Boxing chiefs must pick right man to replace Billy Walsh Taylor, right, the boxer, with Antia, of Georgia, the interim coach of Irish boxing’s High Performance Unit, who wants the job on a permanent basis Dan Sheridan/Inpho Post a comment Print Share via Facebook Twitter Google+
As the dust settles after the departure of Billy Walsh, Irish boxing prepares to return to a prosaic reality. The somewhat hysterical reaction to his resignation as head coach of the High Performance Unit has gradually been tempered and the focus now switches to the future repercussions of the 52-year-old’s move to USA Boxing on both sides of the Atlantic.
Photographs of Walsh at ringside in Memphis this week for the US women’s Olympic trials demonstrated that reality for all to see as the former milkman and Wolfe Tone Villas native assessed the talent on show.
While Walsh is expected to return to Ireland before making a longterm move to the Colorado Springs base of USA Boxing in mid-November, he would have welcomed the recent news that the women’s World Championships in Astana, Kazakhstan – where Katie Taylor will be seeking her sixth consecutive title – has been moved from January to May.
With the event acting as a qualifier for the Rio Oympics, the revised date will give Walsh more time to get to know his new squad. Meanwhile, the change also means that American female fighters’ first shot at qualification for Rio will come at a continental qualifier in Buenos Aires in March, easing the pressure on Walsh somewhat as that competition will be less intense.
Should the Wexford coach be able to help his boxers book some early Olympic spots, it would mean there will be less expectation on the team ahead of the World Championships and any possible US showdowns with Taylor and/or her Irish team-mates in Astana.
For European female boxers such as the Olympic champion Taylor, that calendar change makes for a busy few months in the new year. A European Olympic qualifier is scheduled for Istanbul from April 20 to May 1, with the World event now set to take place in Astana from May 19-27.
Here at home, Walsh’s old coaching partner, Zaur Antia, has been appointed as interim head coach of Irish boxing’s High Performance Unit.
The Irish Amateur Boxing Association’s (IABA) board of directors will meet on Wednesday at the National Stadium to outline a longterm plan and timeframe to decide on a permanent replacement for Walsh, with the association keen on advertising the vacancy internationally, as it has not yet been decided if Antia will remain as head coach in the build-up to Rio, and that call may have a big impact down the line.
With the Games only nine months away, and only three Irish qualifiers (Michael Conlan, Paddy Barnes and Joe Ward) so far, time is of the essence and male boxers face an even more convoluted qualification system than their female counterparts.
Antia has already expressed his desire to fill the post of head coach on a full-time basis and while Fergal Carruth, the chief executive of IABA, has expressed his “full support” of the Georgian coach in his interim role, the association would be wise to solidify Antia’s full-time position further than the remit of his previous job as technical coach.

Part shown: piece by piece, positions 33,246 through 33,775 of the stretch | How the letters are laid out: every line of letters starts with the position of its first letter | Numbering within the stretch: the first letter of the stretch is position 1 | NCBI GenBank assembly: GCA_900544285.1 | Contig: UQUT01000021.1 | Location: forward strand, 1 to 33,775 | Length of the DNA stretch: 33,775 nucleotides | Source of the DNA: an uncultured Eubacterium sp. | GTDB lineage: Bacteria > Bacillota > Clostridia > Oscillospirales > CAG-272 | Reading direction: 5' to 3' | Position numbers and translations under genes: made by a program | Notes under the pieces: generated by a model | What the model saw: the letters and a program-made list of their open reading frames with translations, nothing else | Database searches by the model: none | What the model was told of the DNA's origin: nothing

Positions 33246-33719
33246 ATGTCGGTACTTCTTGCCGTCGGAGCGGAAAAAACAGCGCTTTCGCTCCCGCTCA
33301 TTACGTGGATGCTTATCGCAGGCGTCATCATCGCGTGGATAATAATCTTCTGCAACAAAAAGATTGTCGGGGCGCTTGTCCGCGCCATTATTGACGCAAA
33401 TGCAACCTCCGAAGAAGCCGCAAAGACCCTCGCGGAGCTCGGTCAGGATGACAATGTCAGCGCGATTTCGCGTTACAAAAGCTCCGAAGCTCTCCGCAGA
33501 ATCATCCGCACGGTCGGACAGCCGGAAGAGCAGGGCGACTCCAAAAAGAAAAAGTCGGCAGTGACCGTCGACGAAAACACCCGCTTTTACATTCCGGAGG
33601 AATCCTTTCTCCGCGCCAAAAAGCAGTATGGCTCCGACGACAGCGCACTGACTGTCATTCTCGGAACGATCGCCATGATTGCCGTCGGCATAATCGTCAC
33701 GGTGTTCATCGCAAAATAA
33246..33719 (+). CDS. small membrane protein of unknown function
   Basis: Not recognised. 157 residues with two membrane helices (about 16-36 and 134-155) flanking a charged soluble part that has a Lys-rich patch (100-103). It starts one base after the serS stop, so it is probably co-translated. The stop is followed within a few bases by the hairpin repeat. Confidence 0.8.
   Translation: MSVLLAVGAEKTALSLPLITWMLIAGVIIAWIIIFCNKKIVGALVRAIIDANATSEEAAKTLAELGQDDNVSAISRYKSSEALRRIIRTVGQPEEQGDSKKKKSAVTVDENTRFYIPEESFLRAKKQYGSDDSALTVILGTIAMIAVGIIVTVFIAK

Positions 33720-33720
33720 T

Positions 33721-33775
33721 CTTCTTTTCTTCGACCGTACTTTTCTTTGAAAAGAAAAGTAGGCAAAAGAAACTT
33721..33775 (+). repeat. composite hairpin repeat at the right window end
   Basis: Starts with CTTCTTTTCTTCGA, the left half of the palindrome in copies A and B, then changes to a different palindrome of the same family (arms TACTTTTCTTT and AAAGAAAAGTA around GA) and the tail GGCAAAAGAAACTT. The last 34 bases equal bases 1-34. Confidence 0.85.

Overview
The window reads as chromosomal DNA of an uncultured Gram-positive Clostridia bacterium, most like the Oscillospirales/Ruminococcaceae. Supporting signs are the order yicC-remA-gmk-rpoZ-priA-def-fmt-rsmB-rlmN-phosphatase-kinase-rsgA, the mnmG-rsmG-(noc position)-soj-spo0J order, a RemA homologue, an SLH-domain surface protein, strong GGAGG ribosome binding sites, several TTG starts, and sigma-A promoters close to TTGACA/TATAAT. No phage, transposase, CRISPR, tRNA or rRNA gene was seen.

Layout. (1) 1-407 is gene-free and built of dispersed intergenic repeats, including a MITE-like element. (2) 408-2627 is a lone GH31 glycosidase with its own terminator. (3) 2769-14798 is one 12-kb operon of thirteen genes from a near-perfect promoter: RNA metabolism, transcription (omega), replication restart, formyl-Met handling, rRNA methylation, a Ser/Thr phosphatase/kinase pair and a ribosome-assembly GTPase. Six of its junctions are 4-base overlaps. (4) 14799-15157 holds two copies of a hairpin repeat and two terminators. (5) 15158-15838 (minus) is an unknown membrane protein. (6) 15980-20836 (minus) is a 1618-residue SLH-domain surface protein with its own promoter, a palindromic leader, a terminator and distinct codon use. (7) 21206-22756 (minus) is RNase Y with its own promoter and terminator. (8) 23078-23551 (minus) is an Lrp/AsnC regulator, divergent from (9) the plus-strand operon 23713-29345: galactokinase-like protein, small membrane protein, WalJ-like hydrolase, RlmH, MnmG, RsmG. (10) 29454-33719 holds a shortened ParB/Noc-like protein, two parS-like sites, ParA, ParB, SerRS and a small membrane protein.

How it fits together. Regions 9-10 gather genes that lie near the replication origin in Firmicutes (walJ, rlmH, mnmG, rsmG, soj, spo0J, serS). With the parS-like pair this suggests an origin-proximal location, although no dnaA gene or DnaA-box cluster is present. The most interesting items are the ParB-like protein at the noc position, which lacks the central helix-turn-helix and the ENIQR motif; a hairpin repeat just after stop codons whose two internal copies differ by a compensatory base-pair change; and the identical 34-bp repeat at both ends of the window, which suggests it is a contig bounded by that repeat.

The 52-year-old, a former Master of Boxing in the Soviet Union, is highly rated worldwide and, like Walsh, has previously been approached by a number of countries.
For all of the rancour provoked on a national level by Walsh’s resignation, it is quite arguable that if Antia was to leave, his departure would lead to irreparable damage in Irish boxing circles. A number of senior fighters, including Barnes and Taylor, have deemed the Georgian to be “irreplaceable” such has been his contribution to the rise of the nation as a global boxing power in recent years.
At last Wednesday’s Joint Committee on Transport and Communications meeting, which acted as something of a post-mortem into the Walsh saga, the subject of a High Performance director was continually raised and the IABA board are also likely to discuss the role at next week’s gathering.
It has been a contentious issue since the departure of the High Performance Unit’s founder, Gary Keegan, in 2008 and one that sowed the seeds for Walsh’s eventual resignation.
The IABA’s attempt to appoint Dominic O’Rourke, their preisdent at the time, to the role in 2010 led to rows with both Walsh and the Irish Sports Council (now Sport Ireland) and the latter body are sure to emphasise the need to finally sort the position if wounded relations are to be healed.
The IABA and Sport Ireland are set to meet with Michael Ring, the minister of sport, next Wednesday. As Ring attempts to ease tensions further, it is likely that finding a suitable candidate for the position of High Performance director, who can dovetail with Antia, will be a key point of discussion.
The National Elite Championships (male and female) get under way next month, with the domestic tournament acting as a launchpad for Olympic aspirations.
Attention will, finally, return to matters in the ring , but the calls made in the IABA offices on Dublin’s South Circular Road next Wednesday evening may yet have huge consequences for the ambitions of Irish boxing in the post-Walsh era.